The Abhidhamma Pitaka

It deals with the philosophy and psychology of the Theravada school of Buddhism. The Theravada, however, refers to that school of Buddhism which, supposedly adhere to the most original and purest form of the Buddhist teachings, advocated by those theras (monks) who obtained the erudition directly through the Master. Further, they used the bhasa Magadhika or the mula bhasa (the original language) [1] to record the original text or the pariyaya, (the text of the canons). The term pariyaya, however, when abbreviated became pari or Pali; and in course of time was applied to denote the language of the entire gamut of the canons; and the exegeses and other compositions on those texts having the same language. Abhidhamma_Tavatimsa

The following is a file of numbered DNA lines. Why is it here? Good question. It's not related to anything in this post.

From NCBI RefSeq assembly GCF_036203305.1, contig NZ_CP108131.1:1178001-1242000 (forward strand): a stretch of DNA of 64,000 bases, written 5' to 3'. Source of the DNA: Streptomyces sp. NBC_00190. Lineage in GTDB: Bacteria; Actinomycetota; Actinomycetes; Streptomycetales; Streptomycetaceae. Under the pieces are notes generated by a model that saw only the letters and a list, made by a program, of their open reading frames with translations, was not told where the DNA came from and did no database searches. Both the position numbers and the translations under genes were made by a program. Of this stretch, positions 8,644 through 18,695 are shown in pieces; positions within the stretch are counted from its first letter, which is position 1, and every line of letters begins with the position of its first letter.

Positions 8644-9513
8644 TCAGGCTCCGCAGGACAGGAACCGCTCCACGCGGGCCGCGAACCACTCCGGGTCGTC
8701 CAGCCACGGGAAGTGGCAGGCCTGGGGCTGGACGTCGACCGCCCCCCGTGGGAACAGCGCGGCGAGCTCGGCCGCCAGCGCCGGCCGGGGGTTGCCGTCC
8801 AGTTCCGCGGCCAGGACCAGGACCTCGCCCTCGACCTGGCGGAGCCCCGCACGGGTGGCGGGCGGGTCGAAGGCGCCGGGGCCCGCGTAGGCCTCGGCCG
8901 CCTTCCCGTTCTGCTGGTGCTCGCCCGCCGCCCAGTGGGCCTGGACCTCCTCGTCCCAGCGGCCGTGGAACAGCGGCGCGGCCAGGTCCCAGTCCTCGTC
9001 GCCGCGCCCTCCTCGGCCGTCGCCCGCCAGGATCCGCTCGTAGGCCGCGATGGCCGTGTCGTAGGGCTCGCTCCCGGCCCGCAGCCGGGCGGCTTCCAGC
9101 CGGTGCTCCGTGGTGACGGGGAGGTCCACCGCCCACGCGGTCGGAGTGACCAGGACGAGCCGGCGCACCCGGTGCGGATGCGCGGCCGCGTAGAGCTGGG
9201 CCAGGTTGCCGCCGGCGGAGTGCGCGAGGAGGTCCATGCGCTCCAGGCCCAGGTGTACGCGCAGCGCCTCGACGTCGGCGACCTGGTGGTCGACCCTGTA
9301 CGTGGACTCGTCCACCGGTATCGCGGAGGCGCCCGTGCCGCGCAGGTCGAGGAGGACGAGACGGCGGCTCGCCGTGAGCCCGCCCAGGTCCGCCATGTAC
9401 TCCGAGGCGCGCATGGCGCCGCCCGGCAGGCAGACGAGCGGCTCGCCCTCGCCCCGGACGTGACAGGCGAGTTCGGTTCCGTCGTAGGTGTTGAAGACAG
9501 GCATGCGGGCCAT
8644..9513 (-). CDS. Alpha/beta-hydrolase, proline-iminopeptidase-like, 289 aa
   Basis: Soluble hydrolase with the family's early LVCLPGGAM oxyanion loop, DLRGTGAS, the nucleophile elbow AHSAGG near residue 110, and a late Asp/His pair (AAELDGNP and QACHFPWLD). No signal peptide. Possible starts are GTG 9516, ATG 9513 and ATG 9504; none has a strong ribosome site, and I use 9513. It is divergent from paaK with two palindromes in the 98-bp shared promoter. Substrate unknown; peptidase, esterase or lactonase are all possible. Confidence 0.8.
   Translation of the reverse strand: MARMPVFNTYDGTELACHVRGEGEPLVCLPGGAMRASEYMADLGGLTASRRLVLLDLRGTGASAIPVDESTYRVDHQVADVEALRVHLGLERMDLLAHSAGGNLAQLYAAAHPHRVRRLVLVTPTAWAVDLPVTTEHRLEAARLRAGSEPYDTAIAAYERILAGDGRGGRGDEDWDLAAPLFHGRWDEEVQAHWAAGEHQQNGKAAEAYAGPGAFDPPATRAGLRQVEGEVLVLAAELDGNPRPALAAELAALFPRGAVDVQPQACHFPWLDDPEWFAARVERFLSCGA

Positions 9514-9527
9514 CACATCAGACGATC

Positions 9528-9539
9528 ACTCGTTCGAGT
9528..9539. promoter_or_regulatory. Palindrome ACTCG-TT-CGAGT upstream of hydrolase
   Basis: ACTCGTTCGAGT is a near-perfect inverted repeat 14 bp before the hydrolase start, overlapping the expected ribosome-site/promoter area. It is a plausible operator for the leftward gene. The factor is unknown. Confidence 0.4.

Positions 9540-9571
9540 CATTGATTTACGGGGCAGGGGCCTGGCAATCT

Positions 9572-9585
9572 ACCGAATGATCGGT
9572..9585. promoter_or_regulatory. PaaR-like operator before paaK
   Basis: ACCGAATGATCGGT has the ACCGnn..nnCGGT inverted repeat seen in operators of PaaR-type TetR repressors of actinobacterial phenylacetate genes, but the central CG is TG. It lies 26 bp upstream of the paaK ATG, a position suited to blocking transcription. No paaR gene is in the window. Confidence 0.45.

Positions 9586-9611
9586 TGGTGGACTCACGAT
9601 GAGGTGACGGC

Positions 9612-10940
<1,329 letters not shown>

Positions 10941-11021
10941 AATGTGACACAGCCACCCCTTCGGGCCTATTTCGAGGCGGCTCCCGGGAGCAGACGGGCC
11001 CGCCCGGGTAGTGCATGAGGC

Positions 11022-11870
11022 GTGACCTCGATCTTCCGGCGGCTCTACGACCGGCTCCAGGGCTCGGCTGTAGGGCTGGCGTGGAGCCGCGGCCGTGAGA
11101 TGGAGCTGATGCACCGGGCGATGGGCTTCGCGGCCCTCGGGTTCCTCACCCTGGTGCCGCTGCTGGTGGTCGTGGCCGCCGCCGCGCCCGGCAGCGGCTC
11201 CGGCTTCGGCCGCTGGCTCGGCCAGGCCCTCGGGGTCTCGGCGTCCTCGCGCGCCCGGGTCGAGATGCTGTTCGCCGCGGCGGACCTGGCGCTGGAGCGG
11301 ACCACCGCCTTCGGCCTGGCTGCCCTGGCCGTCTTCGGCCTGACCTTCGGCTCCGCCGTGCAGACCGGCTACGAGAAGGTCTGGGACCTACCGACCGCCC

Aggam bahusuttadinam, kosarakkham mahesino

Sammannitvana attanam thero dhammam apucchi so

Tatha sammanniyattanam dhammasanagato sayam

Visajjesi tam Ananda-thero dhamm asesato. (Mahavamsa 34-35)

The other two Pitakas or the collection of the Buddhist canons are the Vinaya Pitaka (Collection of the codes and conducts for the monks and nuns) and Sutta Pitaka (the collection of the discourses of the Buddha).

No comments: